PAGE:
Composting

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What is composting?

Composting is a natural process and is used to describe a wide range of activities, from a heap of manure at the bottom of a garden to sophisticated treatment processes for commercial wastes. Although the biological principles remain the same regardless of the amount being composted, the practice becomes quite different as quantities increase.

The Process

Compost is the end product of a complex feeding pattern involving hundreds of different organisms, including bacteria, fungi, worms and insects. What remains after these organisms break down is an organic material that is rich and earthy and a substance the soil loves.

Humus is the goal of composting.

The essential elements required by the composting micro-organisms are carbon, nitrogen, oxygen and moisture. If any of these elements are lacking, or if they are not provided in the proper proportion, the micro-organisms will not flourish and will not provide an adequate heat.

A composting process operating at optimum performance will convert organic matter into stable compost that is odour and pathogen free, and a poor breeding substrate for flies and other insects.

Green waste deposited at the Site is split into two bays. Branches in one and grass and old commercial compost in the other.

The twiggy waste is put into the machine to be shredded and churned.

The site piles the mix up into `‘windrows’ that are ‘turned’ and watered (if needed) to sustain the conditions required by aerobic composting micro-organisms.

During the first few weeks the temperature of the pile increases dramatically due to microbe generated heat. This high-temperature phase is very important because it destroys unwanted weed seeds and pathogens (both animal and plant), a process known as ‘sanitisation’.

Once all the readily available nutrients have been utilised by the micro-organisms, the temperature of the composting materials will begin to decrease

After approximately 16 weeks, the composting process is completed by grading through a wire mesh to achieve a suitable particle size.

Our soil conditioner is put through a 10mm screen to produce a finer material; much of the litter, stone or larger twiggy bits are discarded.

The rejected material is used to suppress weeds around the outside of the Site.

Compost is sampled and tested by the Government Labs. We are aiming for the product to conform to the compost specification PAS 100.

The tests look at; human pathogens and potentially toxic elements, physical contaminants, stability, weed propagules.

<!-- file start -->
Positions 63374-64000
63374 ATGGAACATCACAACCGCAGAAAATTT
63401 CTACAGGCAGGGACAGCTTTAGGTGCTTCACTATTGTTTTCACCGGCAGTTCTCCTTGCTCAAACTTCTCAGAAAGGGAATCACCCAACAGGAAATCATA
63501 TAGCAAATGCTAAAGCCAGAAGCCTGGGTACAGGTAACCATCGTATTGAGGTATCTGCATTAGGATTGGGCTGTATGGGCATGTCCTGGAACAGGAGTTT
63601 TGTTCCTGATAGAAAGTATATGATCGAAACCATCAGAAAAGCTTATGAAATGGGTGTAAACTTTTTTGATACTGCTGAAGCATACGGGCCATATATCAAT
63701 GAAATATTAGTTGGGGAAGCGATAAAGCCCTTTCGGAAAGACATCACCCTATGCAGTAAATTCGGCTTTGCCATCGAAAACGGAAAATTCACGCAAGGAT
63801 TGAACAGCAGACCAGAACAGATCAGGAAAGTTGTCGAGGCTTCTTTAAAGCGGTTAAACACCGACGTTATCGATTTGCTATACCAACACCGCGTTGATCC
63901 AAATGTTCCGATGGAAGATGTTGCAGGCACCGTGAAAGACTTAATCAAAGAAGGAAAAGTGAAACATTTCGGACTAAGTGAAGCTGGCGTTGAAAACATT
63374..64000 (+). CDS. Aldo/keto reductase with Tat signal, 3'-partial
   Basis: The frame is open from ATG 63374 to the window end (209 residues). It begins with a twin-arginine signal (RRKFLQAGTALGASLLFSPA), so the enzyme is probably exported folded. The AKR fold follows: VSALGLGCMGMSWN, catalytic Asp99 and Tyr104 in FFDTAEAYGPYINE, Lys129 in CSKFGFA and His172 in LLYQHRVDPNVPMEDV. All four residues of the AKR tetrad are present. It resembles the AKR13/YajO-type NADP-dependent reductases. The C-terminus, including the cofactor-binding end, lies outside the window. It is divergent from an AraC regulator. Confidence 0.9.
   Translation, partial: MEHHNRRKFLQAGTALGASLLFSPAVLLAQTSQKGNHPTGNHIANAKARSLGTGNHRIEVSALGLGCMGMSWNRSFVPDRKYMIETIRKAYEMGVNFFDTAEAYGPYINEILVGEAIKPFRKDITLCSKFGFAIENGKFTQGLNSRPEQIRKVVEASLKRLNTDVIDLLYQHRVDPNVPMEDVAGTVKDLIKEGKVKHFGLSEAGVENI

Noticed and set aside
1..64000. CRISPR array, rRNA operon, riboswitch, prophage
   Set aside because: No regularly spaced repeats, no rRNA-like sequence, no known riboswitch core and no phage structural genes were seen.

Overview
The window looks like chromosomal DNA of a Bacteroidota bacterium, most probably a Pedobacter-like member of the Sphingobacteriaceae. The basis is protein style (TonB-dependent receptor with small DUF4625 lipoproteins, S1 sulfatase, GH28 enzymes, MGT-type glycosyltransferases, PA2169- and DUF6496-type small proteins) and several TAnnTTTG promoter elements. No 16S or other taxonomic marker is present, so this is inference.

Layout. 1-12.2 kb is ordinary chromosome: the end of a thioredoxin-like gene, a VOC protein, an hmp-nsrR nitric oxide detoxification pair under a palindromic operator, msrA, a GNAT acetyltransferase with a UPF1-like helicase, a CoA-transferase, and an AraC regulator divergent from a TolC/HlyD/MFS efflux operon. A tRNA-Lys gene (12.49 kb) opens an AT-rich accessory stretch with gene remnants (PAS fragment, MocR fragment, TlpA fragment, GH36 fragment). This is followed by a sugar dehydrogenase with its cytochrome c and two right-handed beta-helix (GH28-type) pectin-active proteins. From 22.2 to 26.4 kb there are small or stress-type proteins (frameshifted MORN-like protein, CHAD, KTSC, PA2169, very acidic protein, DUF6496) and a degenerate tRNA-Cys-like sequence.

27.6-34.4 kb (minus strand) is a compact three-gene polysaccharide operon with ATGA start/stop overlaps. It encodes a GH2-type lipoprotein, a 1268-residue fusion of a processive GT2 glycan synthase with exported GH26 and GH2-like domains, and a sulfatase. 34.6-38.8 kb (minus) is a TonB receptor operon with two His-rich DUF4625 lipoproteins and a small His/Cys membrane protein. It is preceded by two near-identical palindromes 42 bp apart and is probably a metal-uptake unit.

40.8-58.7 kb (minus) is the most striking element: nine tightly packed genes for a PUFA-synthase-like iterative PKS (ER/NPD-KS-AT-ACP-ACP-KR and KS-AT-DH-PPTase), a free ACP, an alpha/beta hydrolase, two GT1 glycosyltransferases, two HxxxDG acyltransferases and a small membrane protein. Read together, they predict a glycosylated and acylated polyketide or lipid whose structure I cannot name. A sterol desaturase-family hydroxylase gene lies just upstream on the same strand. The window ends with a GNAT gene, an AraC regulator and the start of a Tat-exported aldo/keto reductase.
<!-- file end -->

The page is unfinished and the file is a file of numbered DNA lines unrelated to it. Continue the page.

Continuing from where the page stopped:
Plant response when grown in compost is required to be at least 80% compared with those growing in peat controls and not show any abnormalities.

The whole testing process takes several weeks. More information can be found at www.wrap.org.uk

It is important the green waste brought to the site is kept free of contaminants such as plastic, string, metals, stone etc. Large quantities of soil or turf are best recycled elsewhere-please ask for advice. Noxious weeds such as Cushag, Japanese Knotweed etc. must be burnt.

Palm does not rot down well and can cause damage to the shredding machine so this should be burnt too.

The Site cannot accept Elm please contact DEFA for further advice on 801263.

Branches bigger than a 5/6 inch diameter cannot be shredded. Small roots with soil go on the burnable pile. Large roots can only go to Landfill and this involves a small charge.

Site Compost

Screened compost is available  at £2.50 a bag, or 5 bags for £10. Larger quantities are available upon request loose at £40 a tonne plus VAT.

Discretionary Loading charge of £5 plus VAT.

Our compost is suitable for:

• Improving the soil structure and creating a better root environment for plants

• Increasing moisture infiltration and moisture holding capacity in lighter soils

• Providing a variety of nutrients

• Providing organic matter to improve soil structure

• Supplying beneficial bacteria that assist nutrient uptake and help suppress soil borne diseases

• Improving plant health, from germination, through growth and to maturity

• Improving resistance to soil compaction and erosion

• Improving the control of weeds

Compost is  GENERALLY AVAILABLE on a daily Basis.


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